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THE MARCH 25TH SEMINAR IN LOUISVILLE, KY IS EILA APPROVED.


FACT: 20 percent of all students are diagnosable for a mental, emotional or behavioral health issue.

This seminar will help classroom teachers, counselors, administrators and other school personnel understand how to support this highpotential, neuro-diverse portion of the student population while avoiding an unmanageable classroom environment.

In a single classroom, it is quite conceivable that a teacher might be dealing with five or more different disorders. Some of the most common challenges mainstreamed in the classroom are:

  • Anxiety Disorders
  • Trauma & Stress
  • Early Onset Bipolar Disorder
  • Depression
  • Disruptive Mood Dysregulation Disorder
  • Asperger’s Syndrome
  • Oppositional Defiant Disorder

These issues are often undiagnosed and easily misunderstood – and may be responded to as simple discipline issues. Behaviors that tend to be common to students who are Wired Differently include: disorganization; perfectionism; trouble dealing with change; performance and testing anxiety; social anxiety and over- and under-reacting to adults and peers.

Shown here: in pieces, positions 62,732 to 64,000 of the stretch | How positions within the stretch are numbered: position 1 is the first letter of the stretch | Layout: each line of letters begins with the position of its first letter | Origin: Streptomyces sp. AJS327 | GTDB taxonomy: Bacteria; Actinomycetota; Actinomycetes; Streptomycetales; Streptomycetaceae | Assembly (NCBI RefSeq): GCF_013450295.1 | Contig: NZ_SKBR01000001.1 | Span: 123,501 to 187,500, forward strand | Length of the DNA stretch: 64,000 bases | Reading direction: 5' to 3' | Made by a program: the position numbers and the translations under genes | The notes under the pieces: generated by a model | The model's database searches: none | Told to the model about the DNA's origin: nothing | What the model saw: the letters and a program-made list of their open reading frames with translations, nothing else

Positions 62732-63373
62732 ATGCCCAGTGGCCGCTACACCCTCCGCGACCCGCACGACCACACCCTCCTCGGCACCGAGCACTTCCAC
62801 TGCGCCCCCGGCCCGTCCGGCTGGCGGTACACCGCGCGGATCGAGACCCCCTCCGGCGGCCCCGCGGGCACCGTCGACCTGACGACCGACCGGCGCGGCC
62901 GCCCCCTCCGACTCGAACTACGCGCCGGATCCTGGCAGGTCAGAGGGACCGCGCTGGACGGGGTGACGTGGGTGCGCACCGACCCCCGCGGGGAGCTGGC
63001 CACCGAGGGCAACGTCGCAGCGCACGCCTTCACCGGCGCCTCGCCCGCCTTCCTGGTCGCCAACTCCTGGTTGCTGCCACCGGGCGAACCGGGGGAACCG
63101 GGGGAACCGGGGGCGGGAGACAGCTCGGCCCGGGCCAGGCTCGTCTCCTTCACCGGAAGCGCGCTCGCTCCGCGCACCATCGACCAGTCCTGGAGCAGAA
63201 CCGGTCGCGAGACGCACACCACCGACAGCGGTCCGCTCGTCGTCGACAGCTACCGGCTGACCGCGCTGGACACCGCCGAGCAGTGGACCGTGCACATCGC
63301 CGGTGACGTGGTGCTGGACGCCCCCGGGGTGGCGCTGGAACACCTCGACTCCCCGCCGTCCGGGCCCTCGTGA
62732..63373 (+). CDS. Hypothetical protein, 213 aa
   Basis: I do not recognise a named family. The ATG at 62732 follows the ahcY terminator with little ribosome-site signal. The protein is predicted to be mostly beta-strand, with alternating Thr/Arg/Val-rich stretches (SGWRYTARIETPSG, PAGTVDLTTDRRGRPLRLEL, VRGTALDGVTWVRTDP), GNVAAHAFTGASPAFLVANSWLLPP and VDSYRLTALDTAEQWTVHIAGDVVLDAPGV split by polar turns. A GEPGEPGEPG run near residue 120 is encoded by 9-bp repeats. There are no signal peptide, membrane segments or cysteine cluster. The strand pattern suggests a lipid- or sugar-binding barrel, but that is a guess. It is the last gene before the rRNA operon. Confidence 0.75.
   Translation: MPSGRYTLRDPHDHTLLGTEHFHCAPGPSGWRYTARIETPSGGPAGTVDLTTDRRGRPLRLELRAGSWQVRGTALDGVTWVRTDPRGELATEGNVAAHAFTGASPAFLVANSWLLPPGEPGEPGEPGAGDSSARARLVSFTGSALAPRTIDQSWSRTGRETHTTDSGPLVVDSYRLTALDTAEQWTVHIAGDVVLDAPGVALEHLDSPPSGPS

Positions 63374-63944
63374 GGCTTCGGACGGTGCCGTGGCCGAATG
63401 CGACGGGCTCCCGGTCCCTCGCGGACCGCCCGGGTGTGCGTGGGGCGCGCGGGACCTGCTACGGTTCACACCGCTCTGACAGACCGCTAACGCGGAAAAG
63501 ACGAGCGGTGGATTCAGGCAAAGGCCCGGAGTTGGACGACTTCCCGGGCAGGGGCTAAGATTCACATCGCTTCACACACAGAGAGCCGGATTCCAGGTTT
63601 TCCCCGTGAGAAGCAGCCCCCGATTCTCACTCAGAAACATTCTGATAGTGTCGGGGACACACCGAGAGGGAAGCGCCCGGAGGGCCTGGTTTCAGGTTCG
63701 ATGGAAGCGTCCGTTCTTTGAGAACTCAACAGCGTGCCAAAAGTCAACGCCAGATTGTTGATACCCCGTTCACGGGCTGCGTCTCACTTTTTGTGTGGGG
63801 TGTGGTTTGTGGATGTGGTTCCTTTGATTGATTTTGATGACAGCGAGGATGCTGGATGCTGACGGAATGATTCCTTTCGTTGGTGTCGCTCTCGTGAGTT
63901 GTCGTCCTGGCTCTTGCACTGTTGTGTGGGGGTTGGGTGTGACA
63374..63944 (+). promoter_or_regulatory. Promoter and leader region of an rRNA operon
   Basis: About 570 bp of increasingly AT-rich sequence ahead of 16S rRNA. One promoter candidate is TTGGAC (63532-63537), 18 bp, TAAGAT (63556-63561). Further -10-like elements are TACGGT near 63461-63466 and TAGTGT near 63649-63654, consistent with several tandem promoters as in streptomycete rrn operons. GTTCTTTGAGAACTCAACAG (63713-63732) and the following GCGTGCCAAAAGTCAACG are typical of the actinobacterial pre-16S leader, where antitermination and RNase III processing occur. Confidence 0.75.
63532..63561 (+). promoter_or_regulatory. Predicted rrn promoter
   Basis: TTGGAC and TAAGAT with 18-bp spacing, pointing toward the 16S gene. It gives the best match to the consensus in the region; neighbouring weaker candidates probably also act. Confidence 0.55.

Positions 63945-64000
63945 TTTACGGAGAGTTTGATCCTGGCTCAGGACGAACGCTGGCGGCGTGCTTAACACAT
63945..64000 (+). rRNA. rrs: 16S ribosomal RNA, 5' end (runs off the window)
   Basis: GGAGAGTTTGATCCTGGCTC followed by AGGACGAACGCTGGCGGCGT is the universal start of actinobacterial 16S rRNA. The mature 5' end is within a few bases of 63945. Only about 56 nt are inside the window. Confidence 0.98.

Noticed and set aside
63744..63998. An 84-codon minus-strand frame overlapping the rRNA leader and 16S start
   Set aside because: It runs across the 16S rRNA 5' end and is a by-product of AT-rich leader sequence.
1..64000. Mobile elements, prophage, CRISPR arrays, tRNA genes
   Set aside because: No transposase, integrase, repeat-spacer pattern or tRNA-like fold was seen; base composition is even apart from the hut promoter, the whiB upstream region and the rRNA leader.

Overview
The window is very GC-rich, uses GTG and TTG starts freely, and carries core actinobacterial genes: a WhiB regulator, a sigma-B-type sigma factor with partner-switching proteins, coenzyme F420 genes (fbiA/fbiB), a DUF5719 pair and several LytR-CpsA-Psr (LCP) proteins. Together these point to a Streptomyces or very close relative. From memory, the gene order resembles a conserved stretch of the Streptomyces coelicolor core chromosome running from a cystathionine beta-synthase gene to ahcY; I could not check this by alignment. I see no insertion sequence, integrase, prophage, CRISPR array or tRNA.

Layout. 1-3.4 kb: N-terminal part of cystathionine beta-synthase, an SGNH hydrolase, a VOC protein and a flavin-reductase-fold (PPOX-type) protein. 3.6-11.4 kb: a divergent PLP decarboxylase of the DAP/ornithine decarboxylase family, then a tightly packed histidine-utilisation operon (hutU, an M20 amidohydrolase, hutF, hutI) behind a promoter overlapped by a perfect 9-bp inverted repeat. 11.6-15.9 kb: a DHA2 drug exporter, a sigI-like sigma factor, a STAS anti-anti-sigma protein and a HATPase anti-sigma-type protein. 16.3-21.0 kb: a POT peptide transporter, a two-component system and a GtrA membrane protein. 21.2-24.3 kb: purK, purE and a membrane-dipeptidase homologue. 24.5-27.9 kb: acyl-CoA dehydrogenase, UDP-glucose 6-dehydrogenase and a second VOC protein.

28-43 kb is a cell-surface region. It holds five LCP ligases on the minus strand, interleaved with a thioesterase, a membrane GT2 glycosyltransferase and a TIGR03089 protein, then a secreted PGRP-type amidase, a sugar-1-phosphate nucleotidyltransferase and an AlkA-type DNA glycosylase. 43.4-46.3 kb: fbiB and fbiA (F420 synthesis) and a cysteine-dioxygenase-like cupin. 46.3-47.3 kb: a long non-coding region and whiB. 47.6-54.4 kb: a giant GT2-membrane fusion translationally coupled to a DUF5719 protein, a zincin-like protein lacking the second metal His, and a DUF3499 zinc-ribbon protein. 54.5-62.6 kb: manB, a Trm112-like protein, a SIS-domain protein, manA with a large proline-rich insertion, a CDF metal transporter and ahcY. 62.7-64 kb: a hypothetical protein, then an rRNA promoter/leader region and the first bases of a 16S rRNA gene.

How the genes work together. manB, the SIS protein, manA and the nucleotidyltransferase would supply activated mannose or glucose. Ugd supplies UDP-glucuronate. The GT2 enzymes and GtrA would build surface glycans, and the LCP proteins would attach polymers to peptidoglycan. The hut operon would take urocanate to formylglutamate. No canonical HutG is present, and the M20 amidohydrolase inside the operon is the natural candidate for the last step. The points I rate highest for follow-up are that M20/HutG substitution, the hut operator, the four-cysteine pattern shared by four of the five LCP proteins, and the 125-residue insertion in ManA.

The second half of this seminar focuses on students who exhibit more hostile behavior – temper tantrums, fighting, cruelty and defiance. Typically educators slip into a pattern of coercion and punishment and peers start to reject these students -- often leading to academic difficulties, poor relationships, substance abuse, delinquency and crime. But these students may actually have a Disruptive Behavior Disorder – Oppositional Defiant Disorder, Conduct Disorder and/or Intermittent Explosive Disorder. This session provides effective practices for working with, and reducing confrontations with, these students. It examines each disorder and connects the dots between the three. Attendees will learn why getting tough and zero tolerance do not work and how educators can steer away from power struggles.

You Will Learn to:

  • Restructure traditional practices that often fail.
  • Implement do’s and don’ts for supporting this group of students with dignity and respect.
  • Create a climate that balances between challenge and support.
  • Reduce stigma and create a respectful climate in the classroom and school.